Despite the support of the United States, France and the United Kingdom, China remains an obstacle in India's bid to include Jaish-e-Mohammed chief Masood Azhar among the United Nation's list of banned global militants. On Thursday, New Delhi demanded that Beijing reconsiders its decision to block a US proposal that seeks a ban on Azhar. Beijing's position on the issue has remained unchanged.
On Wednesday, Chinese Foreign Ministry spokesperson Lu Kang had said that conditions to include Azhar's name in the list of global terrorists had not been fulfilled, adding that relevant parties had failed to reach a consensus till date. Beijing's opposition to the proposal imposes a "hold" period, which lasts for six months and can be extended by another three months. The proposal was moved after Washington, and New Delhi held meetings and decided that the Pakistan-based JeM was a designated militant outfit and hence, its leaders cannot travel freely.
China has once again used its veto powers in the United Nations Security Council (UNSC) to keep Azhar off the designated list of terrorists, despite clear evidence of his role in the attack on Parliament in 2001, Pathankot airbase in January 2016 and the Indian Army camp in Uri late last year. It indicates China's intention to support Pakistan at all costs, including terrorist leaders, and in contravention of their official stance against global terror. While the Jaish-e-Mohammed had been listed as a terrorist organisation since 2001, the group's chief and motivator have suffered no sanctions.
Allied with their economic interests in the China-Pakistan Economic Corridor (CPEC) is an underlying security angle. In the face of transnational terrorism sparked by ISIS, China's security establishment has thought it wise to use regional clients like Pakistan to contain the threat. As the Americans have found out, it is a strategy fraught with high risk. India must find a way to drag China away from this foreign policy misadventure.
There have been reports of a growing tide of fighters from its troubled Xinjiang province to jihadist groups in the Middle East and Central Asia. Pakistan's track record of using "non-state actors" to fulfil their strategic goals as they do in India, Afghanistan and Bangladesh will come back to haunt the Chinese. Until better sense prevails, Beijing will continue to behave in a manner inimical to India's security interests.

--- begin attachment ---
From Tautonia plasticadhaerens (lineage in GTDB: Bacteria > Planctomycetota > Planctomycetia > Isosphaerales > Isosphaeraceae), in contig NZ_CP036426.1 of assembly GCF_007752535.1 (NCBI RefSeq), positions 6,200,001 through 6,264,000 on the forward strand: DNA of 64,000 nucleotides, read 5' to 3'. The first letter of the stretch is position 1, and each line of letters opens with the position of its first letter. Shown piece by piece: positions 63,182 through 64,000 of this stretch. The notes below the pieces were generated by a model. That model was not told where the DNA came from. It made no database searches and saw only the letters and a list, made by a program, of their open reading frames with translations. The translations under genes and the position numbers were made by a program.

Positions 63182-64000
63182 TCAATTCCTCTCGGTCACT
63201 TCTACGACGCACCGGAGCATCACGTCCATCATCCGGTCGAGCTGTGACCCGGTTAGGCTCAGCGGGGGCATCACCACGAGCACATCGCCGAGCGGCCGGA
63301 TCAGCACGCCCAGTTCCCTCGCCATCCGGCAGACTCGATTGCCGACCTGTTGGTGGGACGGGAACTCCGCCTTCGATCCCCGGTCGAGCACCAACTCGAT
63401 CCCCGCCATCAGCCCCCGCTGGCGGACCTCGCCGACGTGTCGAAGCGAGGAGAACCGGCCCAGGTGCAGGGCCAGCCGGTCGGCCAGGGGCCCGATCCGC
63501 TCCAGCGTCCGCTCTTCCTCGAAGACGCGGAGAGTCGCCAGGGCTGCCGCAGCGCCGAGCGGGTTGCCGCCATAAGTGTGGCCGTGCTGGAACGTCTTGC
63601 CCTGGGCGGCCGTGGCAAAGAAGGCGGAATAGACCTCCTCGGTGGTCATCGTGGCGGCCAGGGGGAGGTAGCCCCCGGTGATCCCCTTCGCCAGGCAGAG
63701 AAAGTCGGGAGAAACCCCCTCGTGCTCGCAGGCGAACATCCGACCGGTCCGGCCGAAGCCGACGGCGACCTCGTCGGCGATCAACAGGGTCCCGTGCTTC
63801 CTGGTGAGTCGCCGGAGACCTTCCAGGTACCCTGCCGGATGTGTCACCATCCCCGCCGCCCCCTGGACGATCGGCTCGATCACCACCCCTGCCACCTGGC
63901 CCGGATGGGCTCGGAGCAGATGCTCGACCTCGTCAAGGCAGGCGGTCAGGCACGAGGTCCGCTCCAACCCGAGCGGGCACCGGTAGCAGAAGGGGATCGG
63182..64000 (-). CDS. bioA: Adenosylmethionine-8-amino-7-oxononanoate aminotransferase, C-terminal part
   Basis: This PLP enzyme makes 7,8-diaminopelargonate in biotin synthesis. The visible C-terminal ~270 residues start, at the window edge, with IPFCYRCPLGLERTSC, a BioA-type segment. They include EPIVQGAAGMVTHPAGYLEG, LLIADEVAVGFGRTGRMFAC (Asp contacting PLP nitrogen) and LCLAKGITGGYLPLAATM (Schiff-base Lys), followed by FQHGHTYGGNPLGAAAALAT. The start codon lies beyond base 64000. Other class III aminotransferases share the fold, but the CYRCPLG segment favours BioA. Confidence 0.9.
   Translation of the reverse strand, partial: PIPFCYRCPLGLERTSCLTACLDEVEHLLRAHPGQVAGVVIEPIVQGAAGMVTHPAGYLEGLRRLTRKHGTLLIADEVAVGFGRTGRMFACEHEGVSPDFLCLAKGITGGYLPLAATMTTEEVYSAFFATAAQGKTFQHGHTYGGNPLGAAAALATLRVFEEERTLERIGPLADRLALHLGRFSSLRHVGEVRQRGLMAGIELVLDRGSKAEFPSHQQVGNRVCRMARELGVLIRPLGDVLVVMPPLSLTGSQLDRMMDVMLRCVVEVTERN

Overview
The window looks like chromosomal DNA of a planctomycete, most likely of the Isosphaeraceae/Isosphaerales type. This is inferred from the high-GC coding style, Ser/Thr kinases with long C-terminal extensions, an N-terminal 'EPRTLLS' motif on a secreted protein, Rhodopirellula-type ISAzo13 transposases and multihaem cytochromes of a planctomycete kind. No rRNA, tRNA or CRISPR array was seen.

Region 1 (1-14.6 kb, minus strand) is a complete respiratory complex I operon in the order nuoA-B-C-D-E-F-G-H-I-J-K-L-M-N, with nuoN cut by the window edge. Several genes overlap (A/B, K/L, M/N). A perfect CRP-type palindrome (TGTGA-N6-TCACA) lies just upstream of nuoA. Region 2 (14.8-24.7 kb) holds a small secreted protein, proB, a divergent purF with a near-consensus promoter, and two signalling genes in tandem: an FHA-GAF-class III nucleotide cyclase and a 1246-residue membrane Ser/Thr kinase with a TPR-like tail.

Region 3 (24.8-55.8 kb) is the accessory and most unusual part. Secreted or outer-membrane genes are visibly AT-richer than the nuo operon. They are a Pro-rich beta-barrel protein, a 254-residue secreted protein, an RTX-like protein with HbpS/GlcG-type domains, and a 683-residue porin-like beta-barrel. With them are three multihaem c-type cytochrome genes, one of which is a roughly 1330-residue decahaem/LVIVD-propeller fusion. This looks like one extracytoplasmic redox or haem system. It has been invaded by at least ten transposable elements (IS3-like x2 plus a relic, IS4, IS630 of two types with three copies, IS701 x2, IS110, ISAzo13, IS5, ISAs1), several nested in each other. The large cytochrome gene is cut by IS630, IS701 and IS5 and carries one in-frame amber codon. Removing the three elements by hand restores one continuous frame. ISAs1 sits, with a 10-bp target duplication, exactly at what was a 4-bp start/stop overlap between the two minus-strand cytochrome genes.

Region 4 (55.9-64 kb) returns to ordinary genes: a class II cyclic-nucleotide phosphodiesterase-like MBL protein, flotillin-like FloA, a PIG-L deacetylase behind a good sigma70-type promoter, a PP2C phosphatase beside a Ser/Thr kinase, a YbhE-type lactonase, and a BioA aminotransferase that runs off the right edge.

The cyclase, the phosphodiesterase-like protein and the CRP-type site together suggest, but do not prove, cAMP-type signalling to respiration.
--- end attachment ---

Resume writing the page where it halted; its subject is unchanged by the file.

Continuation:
Security analysts, however, are more concerned about developments closer to home. Worrying signs had emerged from terror attacks on an Indian army base in Nagrota and the Pathankot air base last year. In a recent column for an Indian news website, Saikat Datta, a visiting fellow at the Observer Research Foundation think-tank, presents credible evidence of a sinister alliance brewing on our borders. "The attacks and credible intelligence gathered by several countries show there is a growing working relationship between the Pakistan-based largely Punjabi terror groups and the Taliban and Islamic State-Khorasan Province based in Afghanistan.
Security analysts feel that one of the main reasons Punjabi-speaking fighters are joining the Taliban or the ranks of the Islamic State-Khorasan Province is to ensure that Pakistan's external spy agency, the Inter-Services Intelligence, continues to have reasonable control over Afghanistan's various militant outfits and ideologies," he writes. What should be of real concerns is that this alliance of terror has strengthened Pakistani militant groups looking to inflict violence on Indian soil with better resources and more funds.
The Modi government must be prepared to deal with this emergence of a more potent militancy in India. Allied with these developments is the flow of missing Indian citizens signing up for the Islamic State. The initial assessment was that these individuals were heading to Syria to fight for the transnational terror group. After interrogating key suspects, however, Indian intelligence authorities had begun to gather that these Indian fighters were headed for Afghanistan under the protective wings of Pakistan's 'deep state' (the Inter-Service Intelligence and the Pakistani military) to join the Islamic State-Khorastan. "In a complex world, with new relationships between terror groups, New Delhi is facing the prospect of more attacks across India as the Kashmir issue continues to fester," Datta goes on to write.
Is the NDA government prepared to deal with these challenges?
Where does the United States, under a Donald Trump administration figure amidst these developments? In a recent column for The Diplomat, Touqir Hussain, a former senior Pakistani diplomat and adviser to the prime minister, presents a clear context within which Washington finds itself. "The Obama administration lost its way in dealing with Pakistan. The president got too invested in India both for reasons of legacy and his focus on building India as a balancer to China. And that gave India a big voice in U.S.-Pakistan relations to Pakistan's disadvantage," says Hussain. Allied with Obama's desire to hasten the process of bringing stability Afghanistan, Pakistan found an outlet in an alliance with China. "By Washington's own worst fears, Pakistan is where terrorism and the nuclear threat converge.
If there is unbearable pressure on Pakistan, forcing it to go after all militant groups at once, groups such as the Haqqani Network and Afghan Taliban-Pakistan could be destabilised as these groups have the capacity to hit back. It may be a stable country now, but the consequences of instability given its nuclear assets and the risk of their falling into the hands of radicals will be horrendous. The challenge is how to avoid that scenario while also avoiding a clean break in the relationship that would be capitalised on by China," he concludes.
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